A majority of urban water suppliers in California are projecting they will have enough potable water to handle three additional years of drought, according to the State Water Resources Control Board.
The State Water Board released on August 16 the results of the water suppliers’ self-certified assessments.
Of the 411 urban water suppliers, 343 said they would have enough water, which means they would not have a state-mandated conservation standard compared to 2013.
Thirty-six suppliers projected a water supply shortfall, resulting in new conservation standards.
Another 32 water suppliers chose to stay with their existing conservation standard, adopted in March 2016.
The State Water Board said it will continue to monitor and require reporting of water use and conservation results monthly throughout the year.
Among the water suppliers reporting water savings above 25% in June 2016 compared to June 2013, according to the State Water Board, were San Francisco Bay Area districts: Contra Costa Water District, Dublin-San Ramon Services District, and Alameda County Water District.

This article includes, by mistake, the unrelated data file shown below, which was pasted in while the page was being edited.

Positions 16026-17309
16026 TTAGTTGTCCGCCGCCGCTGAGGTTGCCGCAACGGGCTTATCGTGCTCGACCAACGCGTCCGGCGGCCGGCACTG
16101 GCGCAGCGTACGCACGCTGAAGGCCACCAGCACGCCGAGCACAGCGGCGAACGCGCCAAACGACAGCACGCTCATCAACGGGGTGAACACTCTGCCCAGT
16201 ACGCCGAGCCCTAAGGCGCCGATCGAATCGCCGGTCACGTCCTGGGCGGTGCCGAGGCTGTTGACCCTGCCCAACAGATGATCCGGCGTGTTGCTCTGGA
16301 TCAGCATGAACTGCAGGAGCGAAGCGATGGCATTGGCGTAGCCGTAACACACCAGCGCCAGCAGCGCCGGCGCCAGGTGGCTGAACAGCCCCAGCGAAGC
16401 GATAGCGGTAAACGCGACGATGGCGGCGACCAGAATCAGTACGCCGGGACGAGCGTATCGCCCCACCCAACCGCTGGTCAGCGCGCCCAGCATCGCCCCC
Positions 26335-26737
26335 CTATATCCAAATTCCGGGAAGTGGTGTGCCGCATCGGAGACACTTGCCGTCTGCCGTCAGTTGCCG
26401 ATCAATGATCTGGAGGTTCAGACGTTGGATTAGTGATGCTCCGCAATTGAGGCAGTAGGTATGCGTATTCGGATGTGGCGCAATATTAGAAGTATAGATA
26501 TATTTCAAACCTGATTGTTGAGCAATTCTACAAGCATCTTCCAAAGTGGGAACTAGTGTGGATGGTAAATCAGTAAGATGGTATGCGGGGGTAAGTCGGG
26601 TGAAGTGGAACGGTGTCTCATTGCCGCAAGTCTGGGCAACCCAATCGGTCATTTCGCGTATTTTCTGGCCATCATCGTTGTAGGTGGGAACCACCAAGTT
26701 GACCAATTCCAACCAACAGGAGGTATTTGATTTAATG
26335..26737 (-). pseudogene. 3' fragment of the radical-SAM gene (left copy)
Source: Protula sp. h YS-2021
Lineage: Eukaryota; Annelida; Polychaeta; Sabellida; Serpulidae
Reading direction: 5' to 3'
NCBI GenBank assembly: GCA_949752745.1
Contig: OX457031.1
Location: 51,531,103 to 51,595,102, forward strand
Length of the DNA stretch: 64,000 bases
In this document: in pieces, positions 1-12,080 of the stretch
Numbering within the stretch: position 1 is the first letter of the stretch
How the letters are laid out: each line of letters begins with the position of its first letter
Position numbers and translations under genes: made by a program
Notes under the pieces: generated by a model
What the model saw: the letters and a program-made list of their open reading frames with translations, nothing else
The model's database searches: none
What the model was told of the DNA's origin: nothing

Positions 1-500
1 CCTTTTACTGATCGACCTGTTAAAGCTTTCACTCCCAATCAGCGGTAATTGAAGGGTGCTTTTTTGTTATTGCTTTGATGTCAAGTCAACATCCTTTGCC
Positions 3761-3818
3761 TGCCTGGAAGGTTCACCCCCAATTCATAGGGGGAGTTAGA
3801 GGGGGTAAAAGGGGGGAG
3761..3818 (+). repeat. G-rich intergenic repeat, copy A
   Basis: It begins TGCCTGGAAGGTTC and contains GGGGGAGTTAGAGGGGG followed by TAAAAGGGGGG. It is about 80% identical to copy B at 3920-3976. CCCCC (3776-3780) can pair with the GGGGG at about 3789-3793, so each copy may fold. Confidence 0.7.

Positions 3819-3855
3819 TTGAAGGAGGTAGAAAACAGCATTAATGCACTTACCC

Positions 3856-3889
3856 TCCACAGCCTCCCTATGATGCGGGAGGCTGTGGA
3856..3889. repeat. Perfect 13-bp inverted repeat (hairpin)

The board noted that the City of Burbank saved 27.8% in June 2016 and the Dublin-San Ramon Services District saved 32.5%, as well as continuing to promote conservation and expanded public access to recycled water for irrigation.
The board also called attention to the City of Sacramento for its well-documented assessment, pointing out that the city chose to maintain restrictions on outdoor irrigation and deserves credit for showing leadership.
Other districts submitting “A-grade” assessments and keeping conservation levels high, according to the board, were East Bay Municipal Utility District, San Jose Water Company, Yuba City, Beverly Hills, Lemoore, and Eastern Municipal water districts.